Bilingual Facts: What parents should know

As a bilingual speech-language pathologist, I am honored to serve culturally and linguistically diverse families daily. Through my education and experiences, I have learned so much about bilingualism and the importance of celebrating all languages around the world.

Nearly 25% of public school students now speak a language other than English at home across the U.S. Of these children, 85% were born in the United States. In Texas, almost 33% of school-age children speak another language at home and that number is projected to continued growing (Center for Immigration Studies, 2018).

When it comes to bilingual language learners and speech disorders, I hear so many misconceptions. Here’s the FACTS you should know about language development and bilingualism!

1.   Exposing infants and toddlers to more than one language DOES NOT cause delays in the speech or language development.

“A disorder in bilinguals is not caused by bilingualism or cured by monolingualism.” (Kohnert, 2008)

If a child has a true language disorder, it will be present in BOTH languages. If a child only shows difficulty in one language, then it is a sign of emerging language and called a “language difference.”

Language Disorder

(would likely benefit from intervention)

Language Difference

(does not need intervention)

Difficulties with:

  • Both languages
  • Communication at home and at school
  • Pragmatic and social interaction in many settings
  • May have family history of communication disorder
  • Delayed milestones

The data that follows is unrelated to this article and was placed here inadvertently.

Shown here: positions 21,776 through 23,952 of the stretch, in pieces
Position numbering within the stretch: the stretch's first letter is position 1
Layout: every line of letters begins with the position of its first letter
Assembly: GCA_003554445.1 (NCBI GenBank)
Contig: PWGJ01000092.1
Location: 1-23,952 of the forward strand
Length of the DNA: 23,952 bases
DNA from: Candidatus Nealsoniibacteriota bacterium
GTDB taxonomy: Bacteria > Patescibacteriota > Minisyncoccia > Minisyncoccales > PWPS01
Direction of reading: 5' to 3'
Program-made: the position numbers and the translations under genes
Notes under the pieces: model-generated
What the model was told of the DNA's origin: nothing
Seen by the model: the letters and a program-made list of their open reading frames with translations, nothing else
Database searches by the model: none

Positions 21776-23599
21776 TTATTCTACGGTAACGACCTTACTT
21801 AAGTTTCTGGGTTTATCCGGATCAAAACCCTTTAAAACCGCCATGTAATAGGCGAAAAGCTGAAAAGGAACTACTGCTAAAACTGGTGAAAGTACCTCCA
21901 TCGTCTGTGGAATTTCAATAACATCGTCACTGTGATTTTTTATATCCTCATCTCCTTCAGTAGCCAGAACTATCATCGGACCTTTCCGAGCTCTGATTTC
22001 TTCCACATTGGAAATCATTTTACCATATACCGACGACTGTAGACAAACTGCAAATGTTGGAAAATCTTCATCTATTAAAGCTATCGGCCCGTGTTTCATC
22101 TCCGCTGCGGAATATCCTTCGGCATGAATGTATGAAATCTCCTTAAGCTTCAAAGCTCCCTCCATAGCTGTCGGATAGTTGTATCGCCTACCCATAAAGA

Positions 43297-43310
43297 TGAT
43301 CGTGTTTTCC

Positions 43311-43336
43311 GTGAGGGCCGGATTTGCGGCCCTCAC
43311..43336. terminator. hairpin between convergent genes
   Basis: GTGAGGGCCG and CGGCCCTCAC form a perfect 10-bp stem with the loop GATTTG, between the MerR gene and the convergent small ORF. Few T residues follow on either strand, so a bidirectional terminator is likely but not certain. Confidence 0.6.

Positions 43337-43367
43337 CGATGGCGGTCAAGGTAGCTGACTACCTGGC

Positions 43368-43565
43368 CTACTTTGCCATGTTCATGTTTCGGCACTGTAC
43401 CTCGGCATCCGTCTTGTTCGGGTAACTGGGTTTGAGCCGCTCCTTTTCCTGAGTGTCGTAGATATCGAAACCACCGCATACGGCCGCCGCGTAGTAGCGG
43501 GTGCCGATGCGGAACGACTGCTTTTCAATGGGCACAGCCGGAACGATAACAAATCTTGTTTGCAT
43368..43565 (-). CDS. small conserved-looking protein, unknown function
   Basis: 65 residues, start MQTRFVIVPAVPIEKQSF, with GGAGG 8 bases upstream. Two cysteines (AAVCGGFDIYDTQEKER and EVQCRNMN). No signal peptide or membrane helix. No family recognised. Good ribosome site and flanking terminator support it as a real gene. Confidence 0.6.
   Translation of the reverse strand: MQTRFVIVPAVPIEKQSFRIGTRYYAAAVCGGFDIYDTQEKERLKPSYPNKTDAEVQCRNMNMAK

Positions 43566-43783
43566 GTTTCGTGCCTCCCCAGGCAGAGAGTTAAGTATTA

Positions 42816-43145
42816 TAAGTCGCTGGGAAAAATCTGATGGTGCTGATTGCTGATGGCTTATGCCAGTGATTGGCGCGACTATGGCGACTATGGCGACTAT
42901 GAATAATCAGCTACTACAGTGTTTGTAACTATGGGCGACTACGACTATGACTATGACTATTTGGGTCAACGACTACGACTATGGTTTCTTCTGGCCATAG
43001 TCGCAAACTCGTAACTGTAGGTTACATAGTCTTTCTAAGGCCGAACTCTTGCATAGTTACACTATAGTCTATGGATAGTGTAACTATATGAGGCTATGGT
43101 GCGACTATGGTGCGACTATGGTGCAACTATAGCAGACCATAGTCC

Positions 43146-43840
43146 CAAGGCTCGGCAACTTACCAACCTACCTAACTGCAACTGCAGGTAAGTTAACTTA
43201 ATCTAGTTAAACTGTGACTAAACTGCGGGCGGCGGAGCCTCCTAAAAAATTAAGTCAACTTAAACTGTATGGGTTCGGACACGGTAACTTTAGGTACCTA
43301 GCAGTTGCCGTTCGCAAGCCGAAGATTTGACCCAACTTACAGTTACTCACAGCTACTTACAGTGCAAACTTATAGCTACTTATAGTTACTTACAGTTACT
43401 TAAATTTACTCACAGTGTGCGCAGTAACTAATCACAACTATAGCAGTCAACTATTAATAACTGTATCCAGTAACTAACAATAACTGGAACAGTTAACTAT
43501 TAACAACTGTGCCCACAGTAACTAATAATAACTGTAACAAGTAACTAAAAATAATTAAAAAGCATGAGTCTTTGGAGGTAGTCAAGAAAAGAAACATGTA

Difficulties with:

  • Only one language (other language is developing appropriately)
  • Attention in one language
  • Following directions in one language
  • Vocabulary in one language
  • Grammar in one language
  • Pronunciation/articulation

Children learning more than one language will speak their first words around age one and be able to combine two-word phrases by age two. This is the same expectation for children learning only one language. A bilingual toddler may “code switch” or mix parts of a word/sentence from one language with parts from another language. This is a normal part of bilingual language learning. The total number of words a child uses from both languages should be within the same range as monolingual children.

Vocabulary Norms

Age Bilingual Children

(two+ languages)

Monolingual Children

(one language)

Red flags
12 months 2-6 words (total words added from all languages)

Example: mamá, papá, perro, cat, milk

2-6 words

Example: momma, dada, woof, cat, milk

No babbling, not trying to say adult-like words
15 months 10-25 words 10-25 words Fewer than 10 words (from all languages combined)
18 months 50 words 50 words Fewer than 20 words (from all languages combined)
24 months 200-300 words + combining two words together

Example: Más milk

200-300 words + combining two words together

Example: More milk

Fewer than 50 words and not putting two words together

2. Learning two or more languages will NOT confuse your young child.

As young children learn more than one language, they may mix up grammar rules or use words from both languages (“code switch”). Again, this is normal for bilingual language development. Usually by age 4, a bilingual child will be understood by other bilingual speakers. A monolingual child is also expected to be understood almost all of the time by age 4.

Simultaneous Bilingual learning = a child begins developing two languages before the age of three years

Phases of development: